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Cindi
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« Reply #8 on: July 23, 2007, 08:42:09 AM »

Ann, I wonder if the Fullers Teasel grows the same in different areas.  How tall does your Mother's get?  I still can't take a picture of mine, but I will when the sun shines (or rains stop).  I'll get my husband to stand beside it for comparison.  He is 6'2" and the last time I took a picture it was way taller than hiim.  I am thinking now these plants are gonna top 15 feet tall.  I am amazed at the heighth.  I will be gathering seed from this monster when the time is nigh. 

I thank you for the advice about the prolific self-seeding nature of this plant.  It is too big to allow to self seed everywhere, so I must take care to prepare for my own gathering of seed, not let nature take its course. 

I still haven't figured out from any research I have done on the teasel if it is a biennial or a perennial.  Do you know?  Ask your Mum for me, kay?  Have a wonderful day, great life.  Cindi
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There are strange things done in the midnight sun by the men who moil for gold.  The Arctic trails have their secret tales that would make your blood run cold.  The Northern Lights have seen queer sights, but the queerest they ever did see, what the night on the marge of Lake Lebarge, I cremated Sam McGee.  Robert Service
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« Reply #9 on: July 23, 2007, 09:13:52 AM »

Cindi, I think it's your climate.  Around here they get 7-8' tall, they're biennials to short-lived perennials. 

During our herbal weekend I found a delightful use of the water that's cupped in the leaves around the stem.  Gather it and use it to rinse your face - you will become even more beautiful in the eyes of your beloved  Wink
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- Ann, A Gardening Beek -  ΜΟΛΩΝ ΛΑΒΕ

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Cindi
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« Reply #10 on: July 23, 2007, 09:18:23 AM »

Ann, holy mackadooderal!!!  We have had rain for days and days, I bet the flower stalk cups are full of this wonderful face rinse.  Maybe I will venture out in the rain with my turkey baster (which I use for drawing up liquids, not actually even for the turkeys themselves) and draw some tonic.  I will rinse my face and I will let you know if it made a difference  Smiley, I know I could use some more beauty, who wouldn't love enhancement.  Have a wonderful day, best of this beautiful life.  Cindi
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There are strange things done in the midnight sun by the men who moil for gold.  The Arctic trails have their secret tales that would make your blood run cold.  The Northern Lights have seen queer sights, but the queerest they ever did see, what the night on the marge of Lake Lebarge, I cremated Sam McGee.  Robert Service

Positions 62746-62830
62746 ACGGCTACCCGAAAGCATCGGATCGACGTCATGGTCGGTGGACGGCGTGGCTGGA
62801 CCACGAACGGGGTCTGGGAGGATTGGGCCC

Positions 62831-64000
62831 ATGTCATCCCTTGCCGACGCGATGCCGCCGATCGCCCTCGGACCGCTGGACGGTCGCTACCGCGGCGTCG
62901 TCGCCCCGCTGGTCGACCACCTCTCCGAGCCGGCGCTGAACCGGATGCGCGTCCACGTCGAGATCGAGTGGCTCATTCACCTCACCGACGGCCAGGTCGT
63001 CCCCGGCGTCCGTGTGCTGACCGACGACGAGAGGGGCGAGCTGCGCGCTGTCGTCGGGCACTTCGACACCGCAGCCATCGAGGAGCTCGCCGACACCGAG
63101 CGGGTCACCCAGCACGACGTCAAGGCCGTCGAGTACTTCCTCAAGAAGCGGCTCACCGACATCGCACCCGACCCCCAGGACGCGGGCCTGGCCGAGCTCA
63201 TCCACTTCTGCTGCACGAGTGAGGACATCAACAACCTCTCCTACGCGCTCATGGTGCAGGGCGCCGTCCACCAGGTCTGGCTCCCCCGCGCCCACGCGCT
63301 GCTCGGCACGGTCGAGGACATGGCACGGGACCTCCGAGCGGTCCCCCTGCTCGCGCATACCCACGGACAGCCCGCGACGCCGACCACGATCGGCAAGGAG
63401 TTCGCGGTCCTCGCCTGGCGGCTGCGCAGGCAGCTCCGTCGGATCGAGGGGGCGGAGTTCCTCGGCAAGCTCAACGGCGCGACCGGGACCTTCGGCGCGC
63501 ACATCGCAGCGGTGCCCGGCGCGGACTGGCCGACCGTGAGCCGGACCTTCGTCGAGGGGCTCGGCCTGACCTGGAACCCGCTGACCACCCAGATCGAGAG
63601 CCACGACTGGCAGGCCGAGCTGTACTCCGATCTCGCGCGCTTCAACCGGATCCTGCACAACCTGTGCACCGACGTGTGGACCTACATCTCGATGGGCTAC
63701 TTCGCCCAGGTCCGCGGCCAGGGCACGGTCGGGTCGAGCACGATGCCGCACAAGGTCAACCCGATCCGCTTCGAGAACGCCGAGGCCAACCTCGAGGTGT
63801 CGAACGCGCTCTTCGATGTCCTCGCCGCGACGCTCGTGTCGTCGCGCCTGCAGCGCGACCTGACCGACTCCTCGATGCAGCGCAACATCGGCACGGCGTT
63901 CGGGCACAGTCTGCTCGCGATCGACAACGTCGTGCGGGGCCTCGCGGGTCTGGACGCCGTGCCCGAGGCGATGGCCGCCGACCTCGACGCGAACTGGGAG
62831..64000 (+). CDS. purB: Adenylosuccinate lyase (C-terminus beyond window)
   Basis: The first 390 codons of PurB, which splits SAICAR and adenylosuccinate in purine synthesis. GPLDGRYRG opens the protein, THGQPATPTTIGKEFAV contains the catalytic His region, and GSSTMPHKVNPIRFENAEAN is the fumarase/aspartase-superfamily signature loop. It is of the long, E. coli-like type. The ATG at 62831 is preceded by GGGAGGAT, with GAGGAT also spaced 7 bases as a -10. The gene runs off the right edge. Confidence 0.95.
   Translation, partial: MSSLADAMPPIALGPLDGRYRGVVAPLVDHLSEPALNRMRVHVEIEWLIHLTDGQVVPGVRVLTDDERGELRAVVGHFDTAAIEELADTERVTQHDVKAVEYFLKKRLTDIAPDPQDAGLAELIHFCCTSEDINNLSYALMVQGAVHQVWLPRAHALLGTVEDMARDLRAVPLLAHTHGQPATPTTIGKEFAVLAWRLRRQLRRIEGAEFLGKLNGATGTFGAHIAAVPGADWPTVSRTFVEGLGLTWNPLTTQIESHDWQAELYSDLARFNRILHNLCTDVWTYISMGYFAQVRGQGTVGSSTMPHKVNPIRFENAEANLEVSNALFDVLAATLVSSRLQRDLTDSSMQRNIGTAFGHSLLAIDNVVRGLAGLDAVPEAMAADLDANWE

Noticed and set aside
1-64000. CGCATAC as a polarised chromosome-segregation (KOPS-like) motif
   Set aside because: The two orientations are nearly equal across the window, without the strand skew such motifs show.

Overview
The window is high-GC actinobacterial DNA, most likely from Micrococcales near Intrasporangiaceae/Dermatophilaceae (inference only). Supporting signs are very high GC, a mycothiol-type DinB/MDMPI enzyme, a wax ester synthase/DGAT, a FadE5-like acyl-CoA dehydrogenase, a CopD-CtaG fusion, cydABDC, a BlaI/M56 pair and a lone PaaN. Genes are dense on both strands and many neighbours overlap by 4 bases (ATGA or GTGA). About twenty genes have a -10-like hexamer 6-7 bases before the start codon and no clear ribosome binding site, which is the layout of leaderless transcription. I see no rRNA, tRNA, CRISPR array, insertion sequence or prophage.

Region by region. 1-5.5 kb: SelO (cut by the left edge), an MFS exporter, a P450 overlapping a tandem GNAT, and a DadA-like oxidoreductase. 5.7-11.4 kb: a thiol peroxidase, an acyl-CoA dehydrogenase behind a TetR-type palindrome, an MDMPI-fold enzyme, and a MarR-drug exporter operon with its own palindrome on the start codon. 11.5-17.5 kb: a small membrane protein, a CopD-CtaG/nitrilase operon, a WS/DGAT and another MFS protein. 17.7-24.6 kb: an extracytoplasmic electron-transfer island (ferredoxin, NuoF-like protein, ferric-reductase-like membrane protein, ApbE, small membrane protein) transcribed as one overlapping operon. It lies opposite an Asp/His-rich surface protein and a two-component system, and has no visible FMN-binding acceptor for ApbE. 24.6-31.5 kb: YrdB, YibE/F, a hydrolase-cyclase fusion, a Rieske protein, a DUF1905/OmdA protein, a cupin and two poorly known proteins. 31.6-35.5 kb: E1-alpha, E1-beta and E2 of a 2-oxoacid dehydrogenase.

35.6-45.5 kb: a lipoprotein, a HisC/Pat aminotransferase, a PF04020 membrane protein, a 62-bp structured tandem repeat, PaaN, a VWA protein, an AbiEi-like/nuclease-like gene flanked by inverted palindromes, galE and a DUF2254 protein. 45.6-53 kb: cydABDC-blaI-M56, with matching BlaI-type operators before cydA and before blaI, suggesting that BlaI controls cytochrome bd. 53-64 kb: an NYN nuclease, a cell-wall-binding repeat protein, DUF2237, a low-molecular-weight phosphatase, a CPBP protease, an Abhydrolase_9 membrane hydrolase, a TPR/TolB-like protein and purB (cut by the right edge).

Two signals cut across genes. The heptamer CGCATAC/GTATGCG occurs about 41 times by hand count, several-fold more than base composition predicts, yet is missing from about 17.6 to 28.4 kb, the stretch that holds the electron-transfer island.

reinbeau
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« Reply #11 on: August 13, 2007, 10:50:32 AM »

Update on the cerinthe in my garden - boy, those plants are wimps!  A week or two of over 90 with hardly any rain and just little ole me watering them and they crisp right up!  rolleyes cheesy 

Yea, they're crispy critters out there now.  I'm going to have to put them in a different spot next season.
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- Ann, A Gardening Beek -  ΜΟΛΩΝ ΛΑΒΕ

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Cindi
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« Reply #12 on: August 14, 2007, 01:34:33 AM »

Anne, I think that these plants are very tender.  They need lots of water. I have been gathering seeds for a couple of weeks, yes the plants are withering up.  Oh brother, I thought they were more hardy.  Certainly not my choice for next year's bee plants.  Nice for a hanging basket.  That is all they are worth, but still very pretty.  Love this day.  Cindi
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There are strange things done in the midnight sun by the men who moil for gold.  The Arctic trails have their secret tales that would make your blood run cold.  The Northern Lights have seen queer sights, but the queerest they ever did see, what the night on the marge of Lake Lebarge, I cremated Sam McGee.  Robert Service
MrILoveTheAnts
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« Reply #13 on: August 14, 2007, 09:58:22 PM »

Smallswarm.  You are into a very interesting field, mycology.  I did not even realize that there were medicinal mushrooms, the hallucinogenic species grow prolifically around my area, but these are certainly not of a medical value  rolleyes.  Keep up this interesting work, I wish you well.  I would love to hear more about the type of mushrooms you are growing.  Have a wonderful day, beautiful life.  Cindi


Actually the science is Myrmecology. There are many genera of ants that grow fungus but it has no human purpose that I'm aware of. I don't even thing it grows wildly and can only be found in the colonies of these ants. Probably the most commonly seen genus is that of Atta which can have some of the largest colonies in the world. You do not want these anywhere near your garden.